• Caroline Bowditch - Leaving Limbo Landing: Contemporary dance piece incorporating aerial acrobatics with an all female cast. It explores different stories of why people choose to settle in different locations, referencing Bowditch's switch from Australia to the UK. Broadway Baby awarded the show 4 stars.[38][39]
  • Claire Cunningham - Ménage à Trois: Solo contemporary dance performance where Cunningham explores her relationship with her crutches. It was awarded 5 stars by the Herald and 4 stars by the Times.[40][41]
  • Janice Parker - Private Dancer: Contemporary dance piece which takes place in and around a specially designed and purpose built ‘house’, a realistically scaled luminous installation, containing 5 different rooms. Each room contains a disabled dancer who performs to an audience of one. It was awarded 5 stars in the Herald who praised its "compelling artistry".[42]
  • Marc Brew - Fusional Fragments: Contemporary dance piece choreographed by Brew. It was a collaboration with percussionist, Dame Evelyn Glennie, composer Philip Sheppard and five dancers. It was awarded 5 stars by The Stage and 4 stars by Reviews Hub.[43][44][45]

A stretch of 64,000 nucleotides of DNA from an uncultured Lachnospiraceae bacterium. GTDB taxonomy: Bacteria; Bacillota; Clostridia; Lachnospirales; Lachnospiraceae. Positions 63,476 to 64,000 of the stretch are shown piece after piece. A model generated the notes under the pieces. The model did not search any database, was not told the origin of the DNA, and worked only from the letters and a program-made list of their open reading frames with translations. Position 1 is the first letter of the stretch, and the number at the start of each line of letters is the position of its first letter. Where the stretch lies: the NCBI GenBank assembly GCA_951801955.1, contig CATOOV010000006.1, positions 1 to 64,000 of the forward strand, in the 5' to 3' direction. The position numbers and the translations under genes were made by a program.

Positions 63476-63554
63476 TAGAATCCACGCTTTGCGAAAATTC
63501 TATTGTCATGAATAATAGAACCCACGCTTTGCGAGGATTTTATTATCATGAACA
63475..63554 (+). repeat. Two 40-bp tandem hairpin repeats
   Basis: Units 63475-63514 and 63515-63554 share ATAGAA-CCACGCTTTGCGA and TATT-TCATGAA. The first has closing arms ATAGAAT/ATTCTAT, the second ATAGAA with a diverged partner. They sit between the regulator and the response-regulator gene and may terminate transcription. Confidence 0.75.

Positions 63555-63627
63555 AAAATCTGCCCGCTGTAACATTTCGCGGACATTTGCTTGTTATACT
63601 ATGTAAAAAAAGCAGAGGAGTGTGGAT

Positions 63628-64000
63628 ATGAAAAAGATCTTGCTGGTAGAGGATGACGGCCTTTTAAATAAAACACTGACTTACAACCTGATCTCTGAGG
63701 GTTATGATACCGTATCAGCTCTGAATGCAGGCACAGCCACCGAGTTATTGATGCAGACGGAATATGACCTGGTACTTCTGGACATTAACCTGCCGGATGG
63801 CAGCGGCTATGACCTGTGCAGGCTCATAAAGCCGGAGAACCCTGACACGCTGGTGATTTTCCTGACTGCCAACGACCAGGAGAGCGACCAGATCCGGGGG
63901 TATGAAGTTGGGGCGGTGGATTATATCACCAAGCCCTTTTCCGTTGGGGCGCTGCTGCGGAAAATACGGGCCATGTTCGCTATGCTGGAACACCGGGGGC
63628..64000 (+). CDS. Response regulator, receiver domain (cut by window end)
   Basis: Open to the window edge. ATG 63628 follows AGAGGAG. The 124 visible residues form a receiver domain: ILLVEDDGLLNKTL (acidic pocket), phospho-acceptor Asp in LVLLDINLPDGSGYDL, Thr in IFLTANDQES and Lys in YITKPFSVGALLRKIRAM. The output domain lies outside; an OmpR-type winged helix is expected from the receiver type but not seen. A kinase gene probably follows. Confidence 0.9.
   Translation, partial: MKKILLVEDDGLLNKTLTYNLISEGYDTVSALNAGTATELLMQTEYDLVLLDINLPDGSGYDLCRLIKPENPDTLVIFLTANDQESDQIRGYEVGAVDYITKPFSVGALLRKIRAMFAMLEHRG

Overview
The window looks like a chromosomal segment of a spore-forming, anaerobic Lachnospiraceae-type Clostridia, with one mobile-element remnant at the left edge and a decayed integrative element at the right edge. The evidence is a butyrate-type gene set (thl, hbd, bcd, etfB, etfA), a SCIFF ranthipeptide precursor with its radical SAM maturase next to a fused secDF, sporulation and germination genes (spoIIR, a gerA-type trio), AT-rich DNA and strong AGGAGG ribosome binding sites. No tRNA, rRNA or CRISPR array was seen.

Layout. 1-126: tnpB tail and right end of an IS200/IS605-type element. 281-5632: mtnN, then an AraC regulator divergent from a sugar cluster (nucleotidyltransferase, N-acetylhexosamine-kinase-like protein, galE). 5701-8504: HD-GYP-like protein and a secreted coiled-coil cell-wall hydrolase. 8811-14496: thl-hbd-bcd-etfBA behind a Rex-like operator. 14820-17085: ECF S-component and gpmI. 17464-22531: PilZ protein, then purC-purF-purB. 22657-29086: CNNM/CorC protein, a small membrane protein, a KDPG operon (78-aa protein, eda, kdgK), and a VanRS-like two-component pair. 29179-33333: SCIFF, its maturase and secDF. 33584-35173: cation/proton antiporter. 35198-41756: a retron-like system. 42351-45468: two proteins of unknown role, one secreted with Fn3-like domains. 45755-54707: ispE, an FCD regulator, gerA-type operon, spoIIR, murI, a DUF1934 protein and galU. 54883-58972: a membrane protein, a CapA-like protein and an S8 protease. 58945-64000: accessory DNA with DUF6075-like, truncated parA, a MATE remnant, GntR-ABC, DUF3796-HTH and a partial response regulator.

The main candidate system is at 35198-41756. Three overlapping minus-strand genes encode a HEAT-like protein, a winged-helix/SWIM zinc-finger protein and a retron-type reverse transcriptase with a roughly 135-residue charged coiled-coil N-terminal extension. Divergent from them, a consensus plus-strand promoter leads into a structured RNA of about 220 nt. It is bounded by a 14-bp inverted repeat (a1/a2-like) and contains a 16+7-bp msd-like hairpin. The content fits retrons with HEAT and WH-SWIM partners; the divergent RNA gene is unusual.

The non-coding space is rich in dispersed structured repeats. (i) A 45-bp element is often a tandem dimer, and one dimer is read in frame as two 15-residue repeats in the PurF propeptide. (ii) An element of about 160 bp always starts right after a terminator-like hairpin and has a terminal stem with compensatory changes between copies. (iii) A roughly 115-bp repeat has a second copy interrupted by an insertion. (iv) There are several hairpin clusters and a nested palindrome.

• Ramesh Meyyappan - Skewered Snails: Physical theatre production exploring parental abuse. Disability Arts Online described it as "a really polished piece of theatre, that worked brilliantly".[46]
  • Chris Tally Evans - Turning Points: A short film exploring moments which changed people's lives for the better. It features interviews with six individuals including actor Roger Moore, who describes his experience of visiting a speech therapist.[47]
  • Kaite O'Reilly - In Water I'm Weightless: Experimental theatre piece with "no plot, narrative or characterisation to speak of" (The Guardian), which incorporates access elements into the aesthetics of the play such as British Sign Language. It was awarded 4 stars by the Guardian and the Arts Desk labelled it "almost worthy of Shakespeare".[48][49]

Unlimited II (2013-2016)[edit]

In October 2013, Arts Council England announced £1.5 million worth of funding for a second tranche of Unlimited, which would now be delivered by a partnership between Shape Arts and Artsadmin.[50] Unlimited II encompassed two commissioning rounds. The first round culminated in works being performed at the Unlimited 2014 festival, the second at the Unlimited 2016 festival.

2014 commissions[edit]

  • Katherine Araniello - The Dinner Party Revisited: Satirical performance art piece set in a surreal dinner party setting, with Araniello playing the host live, and also appearing as multiple other characters via video. Mik Scarlet in The Huffington Post said: "The Dinner Party Revisited is a rare thing, art that changes the world for the better while making the heart and soul sing."[51] Everything Theatre awarded it 4 stars.[52]
  • Vital Xposure - Let Me Stay: One-woman show featuring VItal Xposure's Artistic Director Julie McNamara which explores her mother's journey through dementia and the impact on those around her. Mik Scarlett in the Huffington Post called it "a challenging show but a joyous one."[53]